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It’s been nearly four months since Governor Hochul appointed former state Chief Judge Jonathan Lippman to review discrimination and antisemitism at the City University of New York, but it appears that New Yorkers will have to continue waiting for his report. Some CUNY schools are taking some measures to address the hate, even though Lippman’s report is still pending.
“The problem didn’t begin with the weeks following Oct. 7 attacks. It’s been growing on a number of campuses and seen most acutely in the City University of New York,” Hochul said when she launched the probe in October.
When will New Yorkers get some answers? Maybe before commencement season.
Lippman undertook a comprehensive review of all 25 CUNY campuses, not just the few with headline-making incidents. Some changes have already been made:
- CUNY Graduate Center President Robin Garrell stepped down in September after hiring pro-Palestinian professor Marc Lamont Hill, who faced criticism.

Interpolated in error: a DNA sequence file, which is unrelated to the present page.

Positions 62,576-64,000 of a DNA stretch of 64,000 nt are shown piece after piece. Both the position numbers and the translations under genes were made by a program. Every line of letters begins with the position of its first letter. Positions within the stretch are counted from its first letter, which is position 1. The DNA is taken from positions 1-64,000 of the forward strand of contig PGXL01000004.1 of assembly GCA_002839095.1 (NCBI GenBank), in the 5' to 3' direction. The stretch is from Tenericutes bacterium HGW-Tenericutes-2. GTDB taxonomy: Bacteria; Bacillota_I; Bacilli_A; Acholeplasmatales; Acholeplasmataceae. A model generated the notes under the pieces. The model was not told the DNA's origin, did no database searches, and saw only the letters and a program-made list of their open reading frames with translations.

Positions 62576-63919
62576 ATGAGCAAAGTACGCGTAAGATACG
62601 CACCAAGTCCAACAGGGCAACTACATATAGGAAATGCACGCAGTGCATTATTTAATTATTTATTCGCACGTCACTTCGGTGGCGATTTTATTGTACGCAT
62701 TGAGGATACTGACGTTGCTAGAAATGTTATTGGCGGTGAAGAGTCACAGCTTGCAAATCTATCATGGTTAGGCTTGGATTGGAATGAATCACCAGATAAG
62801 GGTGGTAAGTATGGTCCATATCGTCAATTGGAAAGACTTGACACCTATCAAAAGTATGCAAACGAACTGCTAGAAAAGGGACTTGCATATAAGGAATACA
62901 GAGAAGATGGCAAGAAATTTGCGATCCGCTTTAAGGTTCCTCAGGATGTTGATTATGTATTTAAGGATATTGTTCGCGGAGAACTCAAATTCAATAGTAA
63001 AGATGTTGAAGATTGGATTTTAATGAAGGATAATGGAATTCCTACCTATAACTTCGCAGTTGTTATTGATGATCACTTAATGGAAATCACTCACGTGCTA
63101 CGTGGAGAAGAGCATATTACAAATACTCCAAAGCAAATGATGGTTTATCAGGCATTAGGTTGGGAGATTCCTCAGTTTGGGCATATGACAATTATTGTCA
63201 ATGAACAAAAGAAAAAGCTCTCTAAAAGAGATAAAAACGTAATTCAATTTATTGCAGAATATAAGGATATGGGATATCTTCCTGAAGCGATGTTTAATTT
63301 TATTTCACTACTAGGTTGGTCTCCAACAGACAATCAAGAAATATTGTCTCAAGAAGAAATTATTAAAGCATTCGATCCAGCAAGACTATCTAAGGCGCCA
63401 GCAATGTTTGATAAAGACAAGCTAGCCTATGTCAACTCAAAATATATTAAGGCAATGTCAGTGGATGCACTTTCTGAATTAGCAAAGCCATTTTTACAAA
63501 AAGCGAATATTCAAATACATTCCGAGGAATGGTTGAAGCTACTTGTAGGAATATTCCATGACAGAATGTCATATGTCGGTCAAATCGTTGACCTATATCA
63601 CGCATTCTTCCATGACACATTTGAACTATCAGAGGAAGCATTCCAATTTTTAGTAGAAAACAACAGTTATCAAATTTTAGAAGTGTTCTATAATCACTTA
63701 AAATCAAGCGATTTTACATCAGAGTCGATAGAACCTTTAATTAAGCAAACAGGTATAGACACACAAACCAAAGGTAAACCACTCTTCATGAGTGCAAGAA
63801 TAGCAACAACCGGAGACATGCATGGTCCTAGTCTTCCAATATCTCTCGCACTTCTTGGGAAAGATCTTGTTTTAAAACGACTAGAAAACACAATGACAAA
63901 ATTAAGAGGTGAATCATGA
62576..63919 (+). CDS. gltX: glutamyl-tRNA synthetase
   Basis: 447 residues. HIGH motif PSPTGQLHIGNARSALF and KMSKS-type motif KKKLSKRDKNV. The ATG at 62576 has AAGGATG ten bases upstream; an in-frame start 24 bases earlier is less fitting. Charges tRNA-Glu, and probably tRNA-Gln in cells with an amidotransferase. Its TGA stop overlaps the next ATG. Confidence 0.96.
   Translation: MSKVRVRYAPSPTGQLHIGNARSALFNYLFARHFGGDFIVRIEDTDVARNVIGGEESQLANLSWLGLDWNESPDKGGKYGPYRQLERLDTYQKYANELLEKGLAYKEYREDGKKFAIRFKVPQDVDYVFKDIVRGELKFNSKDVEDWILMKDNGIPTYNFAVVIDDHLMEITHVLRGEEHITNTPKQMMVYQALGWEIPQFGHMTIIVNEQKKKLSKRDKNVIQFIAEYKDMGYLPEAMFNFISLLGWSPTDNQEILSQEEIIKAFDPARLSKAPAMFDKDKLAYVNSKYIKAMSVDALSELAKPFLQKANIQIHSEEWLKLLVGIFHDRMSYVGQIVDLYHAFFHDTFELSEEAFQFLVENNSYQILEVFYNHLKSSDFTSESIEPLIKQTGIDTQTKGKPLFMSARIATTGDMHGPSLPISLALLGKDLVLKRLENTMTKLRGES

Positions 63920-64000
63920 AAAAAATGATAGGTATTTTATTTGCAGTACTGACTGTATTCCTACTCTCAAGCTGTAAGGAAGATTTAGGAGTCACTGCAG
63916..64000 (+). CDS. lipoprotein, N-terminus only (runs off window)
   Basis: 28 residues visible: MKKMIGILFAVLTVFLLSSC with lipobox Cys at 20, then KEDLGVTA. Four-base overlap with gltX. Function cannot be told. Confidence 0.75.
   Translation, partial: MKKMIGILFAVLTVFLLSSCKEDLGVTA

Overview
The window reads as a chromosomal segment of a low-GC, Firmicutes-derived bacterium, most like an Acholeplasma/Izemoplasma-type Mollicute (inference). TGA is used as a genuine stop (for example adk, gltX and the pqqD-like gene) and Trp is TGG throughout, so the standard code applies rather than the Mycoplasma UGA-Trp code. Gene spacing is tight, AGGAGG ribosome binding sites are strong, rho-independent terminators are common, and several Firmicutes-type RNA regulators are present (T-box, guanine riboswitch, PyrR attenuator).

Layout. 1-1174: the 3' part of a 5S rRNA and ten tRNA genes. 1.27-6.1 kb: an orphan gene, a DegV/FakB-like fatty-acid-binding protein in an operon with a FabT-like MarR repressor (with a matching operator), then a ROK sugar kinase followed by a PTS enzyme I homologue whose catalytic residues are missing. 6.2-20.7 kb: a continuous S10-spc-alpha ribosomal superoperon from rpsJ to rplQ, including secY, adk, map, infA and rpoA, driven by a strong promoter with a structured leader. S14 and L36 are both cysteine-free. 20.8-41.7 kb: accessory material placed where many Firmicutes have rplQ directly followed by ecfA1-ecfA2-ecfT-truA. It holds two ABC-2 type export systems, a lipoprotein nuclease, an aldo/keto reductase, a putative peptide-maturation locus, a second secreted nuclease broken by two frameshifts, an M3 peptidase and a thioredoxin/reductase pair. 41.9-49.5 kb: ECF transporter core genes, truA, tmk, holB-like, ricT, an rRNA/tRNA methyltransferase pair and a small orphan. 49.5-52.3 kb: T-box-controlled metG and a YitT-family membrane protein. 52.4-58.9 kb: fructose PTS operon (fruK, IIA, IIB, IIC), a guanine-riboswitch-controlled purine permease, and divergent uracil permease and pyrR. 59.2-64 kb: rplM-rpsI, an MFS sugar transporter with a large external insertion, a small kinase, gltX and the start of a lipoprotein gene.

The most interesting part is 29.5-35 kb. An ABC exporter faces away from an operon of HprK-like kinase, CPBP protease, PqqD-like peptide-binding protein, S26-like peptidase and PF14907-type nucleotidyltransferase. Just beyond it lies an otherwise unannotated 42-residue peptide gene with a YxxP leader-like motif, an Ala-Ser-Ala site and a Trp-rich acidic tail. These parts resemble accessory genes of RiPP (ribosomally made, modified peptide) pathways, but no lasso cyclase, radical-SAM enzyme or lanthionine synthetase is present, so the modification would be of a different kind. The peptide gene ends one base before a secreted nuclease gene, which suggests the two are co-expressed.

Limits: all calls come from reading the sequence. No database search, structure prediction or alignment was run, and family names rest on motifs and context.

- CUNY recently canceled a Lehman College session on “Globalizing the Intifada!” that was controversial.
Rep. Ritchie Torres (D-Bx.) expressed relief at the cancellation of the “Globalizing the Intifada!” event, stating that such events are an invitation to violence against Jews across the globe.
But the cancellation of the event came rather late, despite CUNY’s claims to have taken steps to combat hate, discrimination and intolerance.
Lippman believes that CUNY is making efforts to implement changes even before the release of his report and his recommended best practices.
However, Lippman’s last major public impact with the plan to replace Rikers Island jails with smaller borough-based ones, was impractical and has no apparent solution in sight. This raises concerns whether Lippman’s work on the CUNY report will be similarly ineffective.
Hochul’s order for the probe was timely after the rise in antisemitism at CUNY following the attack on Israel by Hamas on Oct. 7.
Regardless, CUNY can integrate Lippman’s findings or ideas whenever they are made available, as the community expects transparency and action from CUNY’s board and school leaders to ensure the safety of students and faculty.
Living up to the school’s proud history as “the poor man’s Harvard” requires bold steps to prove that hate has no home at CUNY.